Get Up to Speed

By Caps, All; Llc | Wired, February 2017 | Go to article overview

Get Up to Speed


Caps, All, Llc, Wired


GET UP TO SPEED

LEARN FASTER WITH HIGH-VELOCITY TECH

Tikitu De Jager, a coder living in Greece, wanted to learn to program in iOS. So, like a lot of us do when we want to pick up a new skill, he started watching lessons online. At the outset everything was new, so he'd watch carefully and take notes. But as De Jager's knowledge grew, he wanted to zip past familiar material. That's when he started speeding up the videos.

Now De Jager races along at 2X speed, slowing down only when he hits challenging stuff. "You go, 'OK, OK, OK, I get the point'--until something new comes along," he says.

Power consumers of podcasts already know that 1.5X speed is their friend. About half the people who use podcast app Overcast listen on Smart Speed, which gooses the audio by eliminating moments of silence. Ten percent of Audible listeners crank up the speed dial. And as online videos become an increasingly important platform for acquiring new skills, speedup behavior is edging into the mainstream. Nearly 10 percent of people watching Khan Academy videos view them faster than normal.

Sure, we could bemoan this trend as another bleak marker of our hypermetabolized world: We're racing through life, grimly optimizing every waking moment! (Overcast actually tells you how many hours of your life it has saved you.) But me, I'm in favor of overclocking video and audio. It's a clever adaptation. In an age where more and more information arrives as multimedia, we're reinventing the noble art of skimming.

Skimming, after all, was how people dealt with the original info boom, the Gutenberg press. It produced such a flood of books and pamphlets that readers learned to vary their reading speed--sometimes zipping through pages, sometimes lingering to absorb. ("Some books should be tasted, others swallowed," noted 16th-century intellectual Francis Bacon.)

I can feel my mind trying the same trick with video. If I'm learning a new coding technique on Lynda. …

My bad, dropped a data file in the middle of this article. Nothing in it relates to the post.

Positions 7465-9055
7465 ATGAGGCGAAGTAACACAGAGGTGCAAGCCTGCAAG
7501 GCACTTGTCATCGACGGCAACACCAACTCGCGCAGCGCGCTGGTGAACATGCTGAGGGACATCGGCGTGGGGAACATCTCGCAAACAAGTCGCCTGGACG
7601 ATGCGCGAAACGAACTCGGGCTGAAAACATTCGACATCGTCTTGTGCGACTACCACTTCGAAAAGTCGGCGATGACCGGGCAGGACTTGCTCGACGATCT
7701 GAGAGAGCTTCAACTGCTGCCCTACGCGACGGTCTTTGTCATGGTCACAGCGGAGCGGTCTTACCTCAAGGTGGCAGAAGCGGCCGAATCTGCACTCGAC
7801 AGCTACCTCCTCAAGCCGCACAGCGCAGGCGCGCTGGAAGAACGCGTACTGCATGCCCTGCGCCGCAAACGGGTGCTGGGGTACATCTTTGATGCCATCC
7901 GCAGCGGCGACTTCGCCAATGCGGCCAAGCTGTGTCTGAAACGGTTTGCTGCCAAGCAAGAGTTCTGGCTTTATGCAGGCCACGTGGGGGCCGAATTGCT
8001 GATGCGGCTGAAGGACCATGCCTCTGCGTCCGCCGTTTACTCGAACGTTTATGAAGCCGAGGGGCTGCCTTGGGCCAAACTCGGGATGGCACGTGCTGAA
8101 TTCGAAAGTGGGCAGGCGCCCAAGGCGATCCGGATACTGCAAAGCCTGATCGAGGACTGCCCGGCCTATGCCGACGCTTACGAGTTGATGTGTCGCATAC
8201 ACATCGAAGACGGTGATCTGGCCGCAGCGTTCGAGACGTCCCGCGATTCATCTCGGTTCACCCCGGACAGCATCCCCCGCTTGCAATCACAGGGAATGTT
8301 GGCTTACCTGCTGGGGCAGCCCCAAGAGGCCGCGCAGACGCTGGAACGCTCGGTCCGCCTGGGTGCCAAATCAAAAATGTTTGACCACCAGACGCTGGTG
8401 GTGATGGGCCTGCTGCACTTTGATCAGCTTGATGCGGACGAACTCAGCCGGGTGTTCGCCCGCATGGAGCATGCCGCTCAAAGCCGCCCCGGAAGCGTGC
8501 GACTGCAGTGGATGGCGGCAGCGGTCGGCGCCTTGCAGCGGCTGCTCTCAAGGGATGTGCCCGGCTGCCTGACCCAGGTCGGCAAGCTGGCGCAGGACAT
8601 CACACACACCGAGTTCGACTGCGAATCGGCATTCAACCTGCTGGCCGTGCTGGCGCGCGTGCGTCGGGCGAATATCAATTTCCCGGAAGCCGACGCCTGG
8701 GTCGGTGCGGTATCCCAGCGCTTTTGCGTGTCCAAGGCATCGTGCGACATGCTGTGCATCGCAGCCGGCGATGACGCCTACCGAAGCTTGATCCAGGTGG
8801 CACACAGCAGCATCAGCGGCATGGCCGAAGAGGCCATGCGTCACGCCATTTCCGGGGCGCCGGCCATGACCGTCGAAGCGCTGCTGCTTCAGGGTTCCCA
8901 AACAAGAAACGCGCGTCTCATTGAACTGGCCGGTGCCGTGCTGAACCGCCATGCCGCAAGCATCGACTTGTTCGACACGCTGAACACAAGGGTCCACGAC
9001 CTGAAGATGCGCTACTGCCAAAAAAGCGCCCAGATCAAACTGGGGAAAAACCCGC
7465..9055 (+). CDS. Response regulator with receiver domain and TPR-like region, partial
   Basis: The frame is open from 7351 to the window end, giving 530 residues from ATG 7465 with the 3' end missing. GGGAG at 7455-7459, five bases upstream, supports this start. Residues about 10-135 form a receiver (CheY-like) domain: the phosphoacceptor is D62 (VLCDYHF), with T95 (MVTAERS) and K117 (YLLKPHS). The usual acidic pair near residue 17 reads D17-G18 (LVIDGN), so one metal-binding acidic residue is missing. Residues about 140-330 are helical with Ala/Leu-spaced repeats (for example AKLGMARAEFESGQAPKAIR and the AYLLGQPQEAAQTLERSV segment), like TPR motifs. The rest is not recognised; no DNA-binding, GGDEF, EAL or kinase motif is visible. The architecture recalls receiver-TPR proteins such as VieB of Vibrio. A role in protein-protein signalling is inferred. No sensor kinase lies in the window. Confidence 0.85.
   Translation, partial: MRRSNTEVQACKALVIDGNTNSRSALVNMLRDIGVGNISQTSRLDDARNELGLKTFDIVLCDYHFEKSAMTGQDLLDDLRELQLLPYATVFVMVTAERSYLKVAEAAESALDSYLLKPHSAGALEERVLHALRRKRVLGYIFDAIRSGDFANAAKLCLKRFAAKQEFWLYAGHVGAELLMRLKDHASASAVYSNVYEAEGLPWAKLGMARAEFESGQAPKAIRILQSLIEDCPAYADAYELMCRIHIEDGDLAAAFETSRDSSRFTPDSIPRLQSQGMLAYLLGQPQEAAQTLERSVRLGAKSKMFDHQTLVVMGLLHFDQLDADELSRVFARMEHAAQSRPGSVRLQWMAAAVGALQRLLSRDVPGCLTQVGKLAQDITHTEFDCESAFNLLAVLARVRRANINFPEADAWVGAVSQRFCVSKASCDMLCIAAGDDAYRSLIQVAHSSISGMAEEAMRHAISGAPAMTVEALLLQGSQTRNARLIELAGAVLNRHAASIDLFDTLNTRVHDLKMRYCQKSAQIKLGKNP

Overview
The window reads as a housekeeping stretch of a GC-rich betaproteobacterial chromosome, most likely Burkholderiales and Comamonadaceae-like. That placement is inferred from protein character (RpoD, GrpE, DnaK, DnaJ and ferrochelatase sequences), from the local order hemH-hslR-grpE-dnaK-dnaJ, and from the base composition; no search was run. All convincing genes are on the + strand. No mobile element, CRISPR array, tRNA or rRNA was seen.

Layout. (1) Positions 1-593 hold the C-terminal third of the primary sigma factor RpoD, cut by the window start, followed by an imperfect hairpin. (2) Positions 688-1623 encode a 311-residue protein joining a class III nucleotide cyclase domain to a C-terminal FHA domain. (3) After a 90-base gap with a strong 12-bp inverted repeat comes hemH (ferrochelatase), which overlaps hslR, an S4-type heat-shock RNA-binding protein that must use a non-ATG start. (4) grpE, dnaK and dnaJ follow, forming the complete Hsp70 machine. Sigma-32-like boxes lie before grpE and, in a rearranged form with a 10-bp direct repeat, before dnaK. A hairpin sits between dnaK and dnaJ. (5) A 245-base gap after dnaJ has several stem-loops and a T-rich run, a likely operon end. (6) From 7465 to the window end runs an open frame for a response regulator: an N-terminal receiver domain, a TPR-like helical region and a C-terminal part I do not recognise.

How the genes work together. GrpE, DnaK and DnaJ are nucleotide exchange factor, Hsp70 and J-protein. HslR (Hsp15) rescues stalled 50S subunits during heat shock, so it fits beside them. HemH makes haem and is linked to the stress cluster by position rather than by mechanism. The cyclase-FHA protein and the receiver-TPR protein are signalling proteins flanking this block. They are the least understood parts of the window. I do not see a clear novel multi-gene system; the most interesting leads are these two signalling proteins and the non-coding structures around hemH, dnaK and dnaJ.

The rest of this article is only available to active members of Questia

Already a member? Log in now.

Notes for this article

Add a new note
If you are trying to select text to create highlights or citations, remember that you must now click or tap on the first word, and then click or tap on the last word.
One moment ...
Default project is now your active project.
Project items
Notes
Cite this article

Cited article

Style
Citations are available only to our active members.
Buy instant access to cite pages or passages in MLA 8, MLA 7, APA and Chicago citation styles.

(Einhorn, 1992, p. 25)

(Einhorn 25)

(Einhorn 25)

1. Lois J. Einhorn, Abraham Lincoln, the Orator: Penetrating the Lincoln Legend (Westport, CT: Greenwood Press, 1992), 25, http://www.questia.com/read/27419298.

Note: primary sources have slightly different requirements for citation. Please see these guidelines for more information.

Cited article

Get Up to Speed
Settings

Settings

Typeface
Text size Smaller Larger Reset View mode
Search within

Search within this article

Look up

Look up a word

  • Dictionary
  • Thesaurus
Please submit a word or phrase above.
Print this page

Print this page

Why can't I print more than one page at a time?

Help
Full screen
Items saved from this article
  • Highlights & Notes
  • Citations
Some of your highlights are legacy items.

Highlights saved before July 30, 2012 will not be displayed on their respective source pages.

You can easily re-create the highlights by opening the book page or article, selecting the text, and clicking “Highlight.”

matching results for page

    Questia reader help

    How to highlight and cite specific passages

    1. Click or tap the first word you want to select.
    2. Click or tap the last word you want to select, and you’ll see everything in between get selected.
    3. You’ll then get a menu of options like creating a highlight or a citation from that passage of text.

    OK, got it!

    Cited passage

    Style
    Citations are available only to our active members.
    Buy instant access to cite pages or passages in MLA 8, MLA 7, APA and Chicago citation styles.

    "Portraying himself as an honest, ordinary person helped Lincoln identify with his audiences." (Einhorn, 1992, p. 25).

    "Portraying himself as an honest, ordinary person helped Lincoln identify with his audiences." (Einhorn 25)

    "Portraying himself as an honest, ordinary person helped Lincoln identify with his audiences." (Einhorn 25)

    "Portraying himself as an honest, ordinary person helped Lincoln identify with his audiences."1

    1. Lois J. Einhorn, Abraham Lincoln, the Orator: Penetrating the Lincoln Legend (Westport, CT: Greenwood Press, 1992), 25, http://www.questia.com/read/27419298.

    Cited passage

    Thanks for trying Questia!

    Please continue trying out our research tools, but please note, full functionality is available only to our active members.

    Your work will be lost once you leave this Web page.

    Buy instant access to save your work.

    Already a member? Log in now.

    Search by... Author
    Show... All Results Primary Sources Peer-reviewed

    Oops!

    An unknown error has occurred. Please click the button below to reload the page. If the problem persists, please try again in a little while.